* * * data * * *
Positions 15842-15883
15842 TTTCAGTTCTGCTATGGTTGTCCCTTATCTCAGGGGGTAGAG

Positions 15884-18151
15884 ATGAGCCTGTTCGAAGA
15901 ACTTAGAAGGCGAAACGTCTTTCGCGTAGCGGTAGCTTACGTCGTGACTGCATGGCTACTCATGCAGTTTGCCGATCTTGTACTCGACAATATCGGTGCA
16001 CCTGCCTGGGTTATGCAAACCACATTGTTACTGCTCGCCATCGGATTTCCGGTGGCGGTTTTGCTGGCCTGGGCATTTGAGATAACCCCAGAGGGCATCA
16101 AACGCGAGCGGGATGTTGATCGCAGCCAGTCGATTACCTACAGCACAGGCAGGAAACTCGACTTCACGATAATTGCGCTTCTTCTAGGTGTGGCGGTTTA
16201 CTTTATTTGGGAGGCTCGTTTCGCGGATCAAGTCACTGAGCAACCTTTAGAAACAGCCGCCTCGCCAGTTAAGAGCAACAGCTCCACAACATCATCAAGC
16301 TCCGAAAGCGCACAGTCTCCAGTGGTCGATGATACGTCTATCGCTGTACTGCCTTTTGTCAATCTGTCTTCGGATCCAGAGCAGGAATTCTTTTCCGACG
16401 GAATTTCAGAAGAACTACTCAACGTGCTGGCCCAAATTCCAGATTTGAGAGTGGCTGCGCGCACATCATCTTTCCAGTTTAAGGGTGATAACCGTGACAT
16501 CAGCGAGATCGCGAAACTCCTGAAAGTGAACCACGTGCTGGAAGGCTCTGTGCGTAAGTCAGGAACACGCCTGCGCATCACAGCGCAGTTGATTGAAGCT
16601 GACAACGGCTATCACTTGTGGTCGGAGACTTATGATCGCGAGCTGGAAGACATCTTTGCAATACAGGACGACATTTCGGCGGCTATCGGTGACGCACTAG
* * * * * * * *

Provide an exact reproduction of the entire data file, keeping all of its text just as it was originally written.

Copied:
Positions 15842-15883
15842 TTTCAGTTCTGCTATGGTTGTCCCTTATCTCAGGGGGTAGAG

Positions 15884-18151
15884 ATGAGCCTGTTCGAAGA
15901 ACTTAGAAGGCGAAACGTCTTTCGCGTAGCGGTAGCTTACGTCGTGACTGCATGGCTACTCATGCAGTTTGCCGATCTTGTACTCGACAATATCGGTGCA
16001 CCTGCCTGGGTTATGCAAACCACATTGTTACTGCTCGCCATCGGATTTCCGGTGGCGGTTTTGCTGGCCTGGGCATTTGAGATAACCCCAGAGGGCATCA
16101 AACGCGAGCGGGATGTTGATCGCAGCCAGTCGATTACCTACAGCACAGGCAGGAAACTCGACTTCACGATAATTGCGCTTCTTCTAGGTGTGGCGGTTTA
16201 CTTTATTTGGGAGGCTCGTTTCGCGGATCAAGTCACTGAGCAACCTTTAGAAACAGCCGCCTCGCCAGTTAAGAGCAACAGCTCCACAACATCATCAAGC
16301 TCCGAAAGCGCACAGTCTCCAGTGGTCGATGATACGTCTATCGCTGTACTGCCTTTTGTCAATCTGTCTTCGGATCCAGAGCAGGAATTCTTTTCCGACG
16401 GAATTTCAGAAGAACTACTCAACGTGCTGGCCCAAATTCCAGATTTGAGAGTGGCTGCGCGCACATCATCTTTCCAGTTTAAGGGTGATAACCGTGACAT
16501 CAGCGAGATCGCGAAACTCCTGAAAGTGAACCACGTGCTGGAAGGCTCTGTGCGTAAGTCAGGAACACGCCTGCGCATCACAGCGCAGTTGATTGAAGCT
16601 GACAACGGCTATCACTTGTGGTCGGAGACTTATGATCGCGAGCTGGAAGACATCTTTGCAATACAGGACGACATTTCGGCGGCTATCGGTGACGCACTAG